TABLE-US-00009 TABLE 9 Hydrocarbon production hosts Organism Gene Name Accession No./Seq ID/Loci EC No. Desulfovibrio desulfuricans G20 accA YP_388034 188.8.131.52 Desulfovibrio desulfuricans G22 accC YP_388573/YP_388033 184.108.40.206, 220.127.116.11 Desulfovibrio desulfuricans G23 accD YP_388034 18.104.22.168 Desulfovibrio desulfuricans G28 fabH YP_388920 22.214.171.124 Desulfovibrio desulfuricans G29 fabD YP_388786 126.96.36.199 Desulfovibrio desulfuricans G30 fabG YP_388921 188.8.131.52 Desulfovibrio desulfuricans G31 acpP YP_388922/YP_389150 184.108.40.206, 220.127.116.11, 18.104.22.168 Desulfovibrio desulfuricans G32 fabF YP_388923 22.214.171.124 Desulfovibrio desulfuricans G33 gpsA YP_389667 126.96.36.199 Desulfovibrio desulfuricans G34 ldhA YP_388173/YP_390177 188.8.131.52, 184.108.40.206 Erwinia (micrococcus) amylovora accA 942060-943016 220.127.116.11 Erwinia (micrococcus) amylovora accB 3440869-3441336 18.104.22.168 Erwinia (micrococcus) amylovora accC 3441351-3442697 22.214.171.124, 126.96.36.199 Erwinia (micrococcus) amylovora accD 2517571-2516696 188.8.131.52 Erwinia (micrococcus) amylovora fadE 1003232-1000791 1.3.99.- Erwinia (micrococcus) amylovora plsB(D311E) 333843-331423 184.108.40.206 Erwinia (micrococcus) amylovora aceE 840558-843218 220.127.116.11 Erwinia (micrococcus) amylovora aceF 843248-844828 18.104.22.168 Erwinia (micrococcus) amylovora fabH 1579839-1580789 22.214.171.124 Erwinia (micrococcus) amylovora fabD 1580826-1581749 126.96.36.199 Erwinia (micrococcus) amylovora fabG CAA74944 188.8.131.52 Erwinia (micrococcus) amylovora acpP 1582658-1582891 184.108.40.206, 220.127.116.11, 18.104.22.168 Erwinia (micrococcus) amylovora fabF 1582983-1584221 22.214.171.124 Erwinia (micrococcus) amylovora gpsA 124800-125810 126.96.36.199 Erwinia (micrococcus) amylovora ldhA 1956806-1957789 188.8.131.52, 184.108.40.206 Kineococcus radiotolerans accA ZP_00618306 220.127.116.11 SRS30216 Kineococcus radiotolerans accB ZP_00618387 18.104.22.168 SRS30216 Kineococcus radiotolerans accC ZP_00618040/ 22.214.171.124, 126.96.36.199 SRS30216 ZP_00618387 Kineococcus radiotolerans accD ZP_00618306 188.8.131.52 SRS30216 Kineococcus radiotolerans fadE ZP_00617773 1.3.99.- SRS30216 Kineococcus radiotolerans plsB(D311E) ZP_00617279 184.108.40.206 SRS30216 Kineococcus radiotolerans aceE ZP_00617600 220.127.116.11 SRS30216 Kineococcus radiotolerans aceF ZP_00619307 18.104.22.168 SRS30216 Kineococcus radiotolerans fabH ZP_00618003 22.214.171.124 SRS30216 Kineococcus radiotolerans fabD ZP_00617602 126.96.36.199 SRS30216 Kineococcus radiotolerans fabG ZP_00615651 188.8.131.52 SRS30216 Kineococcus radiotolerans acpP ZP_00617604 184.108.40.206, SRS30216 220.127.116.11, 18.104.22.168 Kineococcus radiotolerans fabF ZP_00617605 22.214.171.124 SRS30216 Kineococcus radiotolerans gpsA ZP_00618825 126.96.36.199 SRS30216 Kineococcus radiotolerans ldhA ZP_00618879 188.8.131.52, SRS30216 184.108.40.206 Rhodospirillum rubrum accA YP_425310 220.127.116.11 Rhodospirillum rubrum accB YP_427521 18.104.22.168 Rhodospirillum rubrum accC YP_427522/YP_425144/YP_427028/ 22.214.171.124, 126.96.36.199 YP_426209/ YP_427404 Rhodospirillum rubrum accD YP_428511 188.8.131.52 Rhodospirillum rubrum fadE YP_427035 1.3.99.- Rhodospirillum rubrum aceE YP_427492 184.108.40.206 Rhodospirillum rubrum aceF YP_426966 220.127.116.11 Rhodospirillum rubrum fabH YP_426754 18.104.22.168 Rhodospirillum rubrum fabD YP_425507 22.214.171.124 Rhodospirillum rubrum fabG YP_425508/YP_425365 126.96.36.199 Rhodospirillum rubrum acpP YP_425509 188.8.131.52, 184.108.40.206, 220.127.116.11 Rhodospirillum rubrum fabF YP_425510/YP_425510/ 18.104.22.168 YP_425285 Rhodospirillum rubrum gpsA YP_428652 22.214.171.124 Rhodospirillum rubrum ldhA YP_426902/YP_428871 126.96.36.199, 188.8.131.52 Vibrio furnissii accA 1, 16 184.108.40.206 Vibrio furnissii accB 2, 17 220.127.116.11 Vibrio furnissii accC 3, 18 18.104.22.168, 22.214.171.124 Vibrio furnissii accD 4, 19 126.96.36.199 Vibrio furnissii fadE 5, 20 1.3.99.- Vibrio furnissii plsB(D311E) 6, 21 188.8.131.52 Vibrio furnissii aceE 7, 22 184.108.40.206 Vibrio furnissii aceF 8, 23 220.127.116.11 Vibrio furnissii fabH 9, 24 18.104.22.168 Vibrio furnissii fabD 10, 25 22.214.171.124 Vibrio furnissii fabG 11, 26 126.96.36.199 Vibrio furnissii acpP 12, 27 188.8.131.52, 184.108.40.206, 220.127.116.11 Vibrio furnissii fabF 13, 28 18.104.22.168 Vibrio furnissii gpsA 14, 29 22.214.171.124 Vibrio furnissii ldhA 15, 30 126.96.36.199, 188.8.131.52 Stenotrophomonas maltophilia accA ZP_01643799 184.108.40.206 R551-3 Stenotrophomonas maltophilia accB ZP_01644036 220.127.116.11 R551-3 Stenotrophomonas maltophilia accC ZP_01644037 18.104.22.168, 22.214.171.124 R551-3 Stenotrophomonas maltophilia accD ZP_01644801 126.96.36.199 R551-3 Stenotrophomonas maltophilia fadE ZP_01645823 1.3.99.- R551-3 Stenotrophomonas maltophilia plsB(D311E) ZP_01644152 188.8.131.52 R551-3 Stenotrophomonas maltophilia aceE ZP_01644724 184.108.40.206 R551-3 Stenotrophomonas maltophilia aceF ZP_01645795 220.127.116.11 R551-3 Stenotrophomonas maltophilia fabH ZP_01643247 18.104.22.168 R551-3 Stenotrophomonas maltophilia fabD ZP_01643535 22.214.171.124 R551-3 Stenotrophomonas maltophilia fabG ZP_01643062 126.96.36.199 R551-3 Stenotrophomonas maltophilia acpP ZP_01643063 188.8.131.52, R551-3 184.108.40.206, 220.127.116.11 Stenotrophomonas maltophilia fabF ZP_01643064 18.104.22.168 R551-3 Stenotrophomonas maltophilia gpsA ZP_01643216 22.214.171.124 R551-3 Stenotrophomonas maltophilia ldhA ZP_01645395 126.96.36.199, R551-3 188.8.131.52 For Table 9, Accession Numbers are from GenBank, Release 159.0 as of Apr. 15, 2007, EC Numbers are from KEGG, Release 42.0 as of April 2007 (plus daily updates up to and including May 09, 2007), results for Erwinia amylovora strain Ea273 are taken from the Sanger sequencing center, completed shotgun sequence as of May 09, 2007, positions for Erwinia represent locations on the Sanger psuedo-chromosome, sequences from Vibrio furnisii M1 are from the LS9 VFM1 pseudochromosome, v2 build, as of Sep. 28, 2006, and include the entire gene, and may also include flanking sequence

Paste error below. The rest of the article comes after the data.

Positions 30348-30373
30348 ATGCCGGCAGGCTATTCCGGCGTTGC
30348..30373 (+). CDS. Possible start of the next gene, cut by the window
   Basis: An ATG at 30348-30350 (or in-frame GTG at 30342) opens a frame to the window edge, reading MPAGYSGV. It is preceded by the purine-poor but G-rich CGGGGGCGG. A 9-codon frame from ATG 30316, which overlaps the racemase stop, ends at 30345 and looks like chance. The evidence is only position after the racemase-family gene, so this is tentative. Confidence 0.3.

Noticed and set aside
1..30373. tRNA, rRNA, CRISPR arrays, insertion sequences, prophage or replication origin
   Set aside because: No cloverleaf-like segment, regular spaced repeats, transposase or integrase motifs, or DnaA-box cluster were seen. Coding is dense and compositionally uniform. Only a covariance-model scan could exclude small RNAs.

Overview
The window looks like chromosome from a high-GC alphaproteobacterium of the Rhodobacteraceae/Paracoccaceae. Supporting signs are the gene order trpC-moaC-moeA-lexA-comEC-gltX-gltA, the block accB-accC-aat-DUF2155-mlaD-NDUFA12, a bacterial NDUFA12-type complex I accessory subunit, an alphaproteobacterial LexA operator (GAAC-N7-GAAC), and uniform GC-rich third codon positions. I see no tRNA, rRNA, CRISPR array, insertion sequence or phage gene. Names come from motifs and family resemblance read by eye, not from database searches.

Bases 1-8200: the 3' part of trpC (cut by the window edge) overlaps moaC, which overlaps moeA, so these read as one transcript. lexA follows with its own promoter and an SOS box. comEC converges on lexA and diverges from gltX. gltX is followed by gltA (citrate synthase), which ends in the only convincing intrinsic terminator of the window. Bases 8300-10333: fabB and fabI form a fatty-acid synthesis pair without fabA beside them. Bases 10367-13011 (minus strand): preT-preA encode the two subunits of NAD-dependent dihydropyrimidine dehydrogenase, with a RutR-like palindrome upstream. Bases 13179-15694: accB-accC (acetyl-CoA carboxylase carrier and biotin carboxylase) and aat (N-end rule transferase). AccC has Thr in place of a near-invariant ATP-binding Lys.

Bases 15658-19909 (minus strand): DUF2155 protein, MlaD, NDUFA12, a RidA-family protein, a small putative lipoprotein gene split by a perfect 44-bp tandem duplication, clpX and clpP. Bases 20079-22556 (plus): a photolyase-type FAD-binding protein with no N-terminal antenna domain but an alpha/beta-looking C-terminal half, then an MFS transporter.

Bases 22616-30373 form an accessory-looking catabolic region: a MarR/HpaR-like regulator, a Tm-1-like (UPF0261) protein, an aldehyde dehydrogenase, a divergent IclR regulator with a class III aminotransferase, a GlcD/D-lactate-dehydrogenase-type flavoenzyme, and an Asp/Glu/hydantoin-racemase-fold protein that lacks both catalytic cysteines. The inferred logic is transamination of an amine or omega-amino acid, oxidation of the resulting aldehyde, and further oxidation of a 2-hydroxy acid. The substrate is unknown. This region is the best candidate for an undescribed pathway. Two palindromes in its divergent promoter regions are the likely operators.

Additional Exemplary Production Strains